"In elementary algebra, a quadratic equation (from the Latin quadratus for "square") is any equation having the form

ax^2+bx+c=0

where x represents an unknown, and a, b, and c are constants with a not equal to 0. If a = 0, then the equation is linear, not quadratic. The constants a, b, and c are called, respectively, the quadratic coefficient, the linear coefficient and the constant or free term.

Because the quadratic equation involves only one unknown, it is called "univariate". The quadratic equation only contains powers of x that are non-negative integers, and therefore it is a polynomial equation, and in particular it is a second degree polynomial equation since the greatest power is two.

Quadratic equations can be solved by a process known in American English as factoring and in other varieties of English as factorising, by completing the square, by using the quadratic formula, or by graphing." [Quadratic equation. Wikipedia]

The flowchart example "Solving quadratic equation algorithm" was created using the ConceptDraw PRO diagramming and vector drawing software extended with the Mathematics solution from the Science and Education area of ConceptDraw Solution Park.

ax^2+bx+c=0

where x represents an unknown, and a, b, and c are constants with a not equal to 0. If a = 0, then the equation is linear, not quadratic. The constants a, b, and c are called, respectively, the quadratic coefficient, the linear coefficient and the constant or free term.

Because the quadratic equation involves only one unknown, it is called "univariate". The quadratic equation only contains powers of x that are non-negative integers, and therefore it is a polynomial equation, and in particular it is a second degree polynomial equation since the greatest power is two.

Quadratic equations can be solved by a process known in American English as factoring and in other varieties of English as factorising, by completing the square, by using the quadratic formula, or by graphing." [Quadratic equation. Wikipedia]

The flowchart example "Solving quadratic equation algorithm" was created using the ConceptDraw PRO diagramming and vector drawing software extended with the Mathematics solution from the Science and Education area of ConceptDraw Solution Park.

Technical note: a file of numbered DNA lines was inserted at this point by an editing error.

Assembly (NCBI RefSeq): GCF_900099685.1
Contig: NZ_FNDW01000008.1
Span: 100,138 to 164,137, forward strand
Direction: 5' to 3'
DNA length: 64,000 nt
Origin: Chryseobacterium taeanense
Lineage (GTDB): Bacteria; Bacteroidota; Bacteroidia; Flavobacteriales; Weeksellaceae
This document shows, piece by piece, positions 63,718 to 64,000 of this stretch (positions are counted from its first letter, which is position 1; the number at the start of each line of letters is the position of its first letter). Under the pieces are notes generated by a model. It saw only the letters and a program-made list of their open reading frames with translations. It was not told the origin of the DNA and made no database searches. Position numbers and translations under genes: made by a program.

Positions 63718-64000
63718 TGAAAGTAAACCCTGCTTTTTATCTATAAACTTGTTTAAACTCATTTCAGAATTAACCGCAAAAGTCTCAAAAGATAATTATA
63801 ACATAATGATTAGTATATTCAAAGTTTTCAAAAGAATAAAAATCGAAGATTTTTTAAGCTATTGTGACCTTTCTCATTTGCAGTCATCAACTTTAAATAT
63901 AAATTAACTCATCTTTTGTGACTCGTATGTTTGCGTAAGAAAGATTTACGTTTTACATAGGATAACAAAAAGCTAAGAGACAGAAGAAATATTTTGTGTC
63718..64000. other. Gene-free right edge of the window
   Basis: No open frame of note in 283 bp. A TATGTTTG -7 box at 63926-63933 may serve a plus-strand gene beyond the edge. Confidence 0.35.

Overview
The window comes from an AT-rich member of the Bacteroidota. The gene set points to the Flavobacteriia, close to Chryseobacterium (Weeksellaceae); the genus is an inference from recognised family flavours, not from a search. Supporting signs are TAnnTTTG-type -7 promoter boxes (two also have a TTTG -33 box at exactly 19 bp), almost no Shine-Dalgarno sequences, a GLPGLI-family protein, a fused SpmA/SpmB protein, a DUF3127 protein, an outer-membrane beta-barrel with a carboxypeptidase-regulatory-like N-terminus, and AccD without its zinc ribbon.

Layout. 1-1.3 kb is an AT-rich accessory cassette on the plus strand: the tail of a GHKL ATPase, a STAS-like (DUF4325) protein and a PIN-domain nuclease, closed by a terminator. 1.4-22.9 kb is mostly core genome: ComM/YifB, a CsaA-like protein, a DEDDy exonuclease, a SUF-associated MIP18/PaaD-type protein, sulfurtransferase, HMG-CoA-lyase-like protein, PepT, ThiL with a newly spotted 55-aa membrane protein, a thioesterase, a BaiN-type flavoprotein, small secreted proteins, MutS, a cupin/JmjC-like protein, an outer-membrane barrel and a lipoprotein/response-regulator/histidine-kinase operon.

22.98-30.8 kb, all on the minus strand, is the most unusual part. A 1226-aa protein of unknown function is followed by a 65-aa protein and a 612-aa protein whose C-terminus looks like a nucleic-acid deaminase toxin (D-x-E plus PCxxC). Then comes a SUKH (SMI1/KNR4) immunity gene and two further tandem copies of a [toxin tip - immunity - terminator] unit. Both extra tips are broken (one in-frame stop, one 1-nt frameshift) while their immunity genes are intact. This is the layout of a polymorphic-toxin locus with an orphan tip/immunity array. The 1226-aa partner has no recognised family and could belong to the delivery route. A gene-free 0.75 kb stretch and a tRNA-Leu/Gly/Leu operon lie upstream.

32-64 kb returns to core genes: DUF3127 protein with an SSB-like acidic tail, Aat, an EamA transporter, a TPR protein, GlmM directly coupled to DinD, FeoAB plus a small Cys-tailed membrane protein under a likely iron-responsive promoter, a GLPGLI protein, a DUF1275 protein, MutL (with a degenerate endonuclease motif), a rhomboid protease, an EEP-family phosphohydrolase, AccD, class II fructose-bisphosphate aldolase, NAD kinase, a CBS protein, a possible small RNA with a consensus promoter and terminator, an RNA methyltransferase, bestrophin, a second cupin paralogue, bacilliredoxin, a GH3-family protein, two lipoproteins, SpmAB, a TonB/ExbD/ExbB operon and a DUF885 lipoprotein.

## Basic Diagramming

Mathematical Drawing Software - Draw mathematical illustration diagrams easily from examples and templates!## Mathematics

Mathematics solution extends ConceptDraw DIAGRAM software with templates, samples and libraries of vector stencils for drawing the mathematical illustrations, diagrams and charts.

## Mathematical Diagrams

ConceptDraw DIAGRAM diagramming and vector drawing software extended with Mathematics solution from the Science and Education area is the best for creating: mathematical diagrams, graphics, tape diagrams various mathematical illustrations of any complexity quick and easy.Mathematics solution provides 3 libraries: Plane Geometry Library, Solid Geometry Library, Trigonometric Functions Library.

"In mathematics and computer science, an algorithm ... is a step-by-step procedure for calculations. Algorithms are used for calculation, data processing, and automated reasoning.

An algorithm is an effective method expressed as a finite list of well-defined instructions for calculating a function. Starting from an initial state and initial input (perhaps empty), the instructions describe a computation that, when executed, proceeds through a finite number of well-defined successive states, eventually producing "output" and terminating at a final ending state. The transition from one state to the next is not necessarily deterministic; some algorithms, known as randomized algorithms, incorporate random input." [Algorithm. Wikipedia]

The algorithm flow chart example "Selection sorting method" was created using the ConceptDraw PRO diagramming and vector drawing software extended with the Flowcharts solution from the area "What is a Diagram" of ConceptDraw Solution Park.

An algorithm is an effective method expressed as a finite list of well-defined instructions for calculating a function. Starting from an initial state and initial input (perhaps empty), the instructions describe a computation that, when executed, proceeds through a finite number of well-defined successive states, eventually producing "output" and terminating at a final ending state. The transition from one state to the next is not necessarily deterministic; some algorithms, known as randomized algorithms, incorporate random input." [Algorithm. Wikipedia]

The algorithm flow chart example "Selection sorting method" was created using the ConceptDraw PRO diagramming and vector drawing software extended with the Flowcharts solution from the area "What is a Diagram" of ConceptDraw Solution Park.

This medical flowchart sample shows assessment and treatment algorithm for overweight and obesity.

It was drawn on the base of Wikimedia Commons file: Assessment and treatment algorithm for overweight and obesity.png. [commons.wikimedia.org/ wiki/ File:Assessment_ and_ treatment_ algorithm_ for_ overweight_ and_ obesity.png]